on September 25th 2012
Genres: Fantasy, Young Adult
Sixteen-year-old Lex Bartleby is a teenage grim reaper with the bizarre ability to Damn souls. That makes her pretty scary, even to fellow Grims. But after inadvertently transferring her ability to Zara, a murderous outlaw, Lex is a pariah in Croak, the little town she calls home. To escape the townspeople’s wrath, she and her friends embark on a wild road trip to DeMyse. Though this sparkling desert oasis is full of luxuries and amusements, it feels like a prison to Lex. Her best chance at escape would be to stop Zara once and for all—but how can she do that from DeMyse, where the Grims seem mysteriously oblivious to Zara’s killing spree?
THIS is how you successfully avoid Second Book Syndrome. There is no need for those filler books in between the introduction and the finale. You can perfectly add a second book to your trilogy without losing your pace, your integrity, and everything your readers fell in love with in the first place. And Scorch manages to do that beautifully.
Case in point: even though Lex has been through a lot, she’s still the same:
“You look slammin’,” Elysia told Lex. “That shirt is gorgeous on you.”
“This is not a shirt. This is a napkin with armholes.”
“You look sophisticated.”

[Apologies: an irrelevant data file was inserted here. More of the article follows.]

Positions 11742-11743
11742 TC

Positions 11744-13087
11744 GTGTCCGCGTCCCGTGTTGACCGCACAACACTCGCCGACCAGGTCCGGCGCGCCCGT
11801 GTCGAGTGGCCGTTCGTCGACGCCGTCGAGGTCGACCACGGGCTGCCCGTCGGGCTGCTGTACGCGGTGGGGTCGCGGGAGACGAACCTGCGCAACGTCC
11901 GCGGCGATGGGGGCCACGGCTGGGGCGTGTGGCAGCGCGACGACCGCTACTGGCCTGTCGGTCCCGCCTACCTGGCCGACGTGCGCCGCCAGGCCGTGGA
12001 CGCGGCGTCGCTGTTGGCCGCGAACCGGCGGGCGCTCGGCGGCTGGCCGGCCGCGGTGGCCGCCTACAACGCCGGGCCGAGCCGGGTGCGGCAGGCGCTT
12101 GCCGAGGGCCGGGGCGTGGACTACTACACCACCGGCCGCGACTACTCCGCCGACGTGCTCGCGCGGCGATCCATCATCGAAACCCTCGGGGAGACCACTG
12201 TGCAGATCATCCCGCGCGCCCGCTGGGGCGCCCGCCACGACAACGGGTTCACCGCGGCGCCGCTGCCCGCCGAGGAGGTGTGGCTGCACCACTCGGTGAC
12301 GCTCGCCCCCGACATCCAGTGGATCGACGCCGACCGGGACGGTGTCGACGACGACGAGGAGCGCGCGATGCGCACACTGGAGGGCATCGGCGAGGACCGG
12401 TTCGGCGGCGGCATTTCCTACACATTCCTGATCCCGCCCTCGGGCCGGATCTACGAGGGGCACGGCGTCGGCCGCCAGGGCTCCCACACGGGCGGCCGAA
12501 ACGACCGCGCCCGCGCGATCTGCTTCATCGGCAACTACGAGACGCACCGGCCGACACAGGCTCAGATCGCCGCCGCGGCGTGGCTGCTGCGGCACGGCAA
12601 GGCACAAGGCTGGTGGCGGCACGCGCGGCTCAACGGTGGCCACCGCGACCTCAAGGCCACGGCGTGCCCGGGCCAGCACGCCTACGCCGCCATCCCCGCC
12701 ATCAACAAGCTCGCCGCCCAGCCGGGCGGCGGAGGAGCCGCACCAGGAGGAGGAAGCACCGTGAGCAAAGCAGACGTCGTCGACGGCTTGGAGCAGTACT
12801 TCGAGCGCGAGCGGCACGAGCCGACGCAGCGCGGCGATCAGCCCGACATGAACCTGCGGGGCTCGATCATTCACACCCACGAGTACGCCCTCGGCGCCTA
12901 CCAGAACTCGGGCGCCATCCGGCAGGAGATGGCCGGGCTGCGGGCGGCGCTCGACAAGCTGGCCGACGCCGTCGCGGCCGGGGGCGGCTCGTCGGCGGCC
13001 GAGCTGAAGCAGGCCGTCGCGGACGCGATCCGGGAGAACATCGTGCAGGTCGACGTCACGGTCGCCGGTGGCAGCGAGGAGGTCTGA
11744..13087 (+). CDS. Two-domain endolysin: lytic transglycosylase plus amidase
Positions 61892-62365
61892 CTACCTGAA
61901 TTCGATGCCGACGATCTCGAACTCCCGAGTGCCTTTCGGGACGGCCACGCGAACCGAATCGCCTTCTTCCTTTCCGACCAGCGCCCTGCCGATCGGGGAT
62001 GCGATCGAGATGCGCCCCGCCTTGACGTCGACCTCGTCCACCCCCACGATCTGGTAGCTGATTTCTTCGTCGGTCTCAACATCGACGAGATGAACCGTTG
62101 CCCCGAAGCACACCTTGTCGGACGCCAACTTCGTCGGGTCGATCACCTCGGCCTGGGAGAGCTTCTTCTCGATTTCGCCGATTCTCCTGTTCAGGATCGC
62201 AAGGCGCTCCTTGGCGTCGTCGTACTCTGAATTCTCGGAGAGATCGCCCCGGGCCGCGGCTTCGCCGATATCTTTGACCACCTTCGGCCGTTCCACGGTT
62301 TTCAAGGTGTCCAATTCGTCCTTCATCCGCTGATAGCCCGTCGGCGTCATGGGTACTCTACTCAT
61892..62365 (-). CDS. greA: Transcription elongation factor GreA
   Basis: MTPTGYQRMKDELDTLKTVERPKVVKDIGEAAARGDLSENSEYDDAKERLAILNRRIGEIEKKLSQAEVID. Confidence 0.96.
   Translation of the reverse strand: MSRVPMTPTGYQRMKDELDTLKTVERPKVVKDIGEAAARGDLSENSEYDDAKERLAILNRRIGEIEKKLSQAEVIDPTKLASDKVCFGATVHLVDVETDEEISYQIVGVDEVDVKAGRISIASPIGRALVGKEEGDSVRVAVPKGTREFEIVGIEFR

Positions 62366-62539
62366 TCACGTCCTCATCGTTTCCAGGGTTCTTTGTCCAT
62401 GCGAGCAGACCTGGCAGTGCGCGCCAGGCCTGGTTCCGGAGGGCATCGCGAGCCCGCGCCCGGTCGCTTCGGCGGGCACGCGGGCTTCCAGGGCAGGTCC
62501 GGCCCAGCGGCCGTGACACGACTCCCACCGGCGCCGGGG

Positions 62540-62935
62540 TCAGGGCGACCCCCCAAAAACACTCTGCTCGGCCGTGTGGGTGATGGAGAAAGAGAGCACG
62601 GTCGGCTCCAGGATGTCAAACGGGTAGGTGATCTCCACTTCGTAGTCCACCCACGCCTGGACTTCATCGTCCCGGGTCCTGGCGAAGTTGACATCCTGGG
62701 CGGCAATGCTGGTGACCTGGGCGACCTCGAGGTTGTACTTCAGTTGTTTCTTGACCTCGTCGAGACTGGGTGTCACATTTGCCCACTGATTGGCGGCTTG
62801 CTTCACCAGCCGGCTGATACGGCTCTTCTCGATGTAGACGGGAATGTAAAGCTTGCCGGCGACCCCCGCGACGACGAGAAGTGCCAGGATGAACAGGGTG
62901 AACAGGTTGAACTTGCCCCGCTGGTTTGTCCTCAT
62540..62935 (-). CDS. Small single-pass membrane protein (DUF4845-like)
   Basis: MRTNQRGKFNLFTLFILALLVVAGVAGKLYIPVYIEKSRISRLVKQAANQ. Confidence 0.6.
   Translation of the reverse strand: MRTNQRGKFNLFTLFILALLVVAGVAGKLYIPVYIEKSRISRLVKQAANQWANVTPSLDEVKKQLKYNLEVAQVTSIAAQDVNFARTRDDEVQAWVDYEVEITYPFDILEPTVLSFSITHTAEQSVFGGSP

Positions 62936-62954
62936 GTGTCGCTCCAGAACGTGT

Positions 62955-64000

“I look like a clown whore.”
And still hilarious and awesome. Lex is quite possibly my favourite main character of the year. Meeting her was such a breath of fresh air: she’s not afraid to say what she thinks, and she’s absolutely badass, and I’d probably be terrified of her if she were real, but I’d also love her to bits (you know, from afar).
As is her boyfriend, Driggs. They had this really funny and awkward relationship developing in the first book, and we see them expand on that now.
“Hope you’re okay with boyfriend-girlfriend-leniency rules not applying here,” he told her.
“Hope you’re okay with getting your ass kicked.”
There’s still the friendship and playfulness between the two, but as their relationship progresses, we see them really falling in love, and I thought that was really cute. Although we also see them struggling quite a lot with their teenage hormones, while Uncle Mort was doing everything in his power to avoid any hanky panky underneath his roof. Hilarity ensues.
“And if I hear any article of clothing being unzipped, unstrapped, unhooked, or unbuckled, you will lose the body part that it corresponds to. Understand?”
Mort, you beautiful bastard. I’m so glad you made a comeback in this book. I’ve missed you.
There’s a lot of drama in this book, granted. Scorch is basically the “Everybody Hates Lex” show. But I was okay with that, because the author makes damn sure to infuse a more-than-healthy amount of humour into her story, making me smile and laugh like a lunatic. It’s just magnificent to have a seemingly standard YA story and then have it turn out so differently in all the right ways. I love it when a story can make me laugh.
The Afterlife is still one of my favourite locations. Edgar Allan Poe is still the morose author we left behind last time, and people still hide his cane and throw things at him. On top of that, King Tut is also in the Afterlife. He’s a teenage boy with shining skin who can bench-press a camel and calls Lex a peasant. It just doesn’t get any better than that.
If you haven’t picked up this series yet, do it. You will be rewarded with an awesome story, with a kick-ass main character, but also with a lot of side characters who are weird and lovely in their own ways, and who will make you laugh almost constantly until the very last page.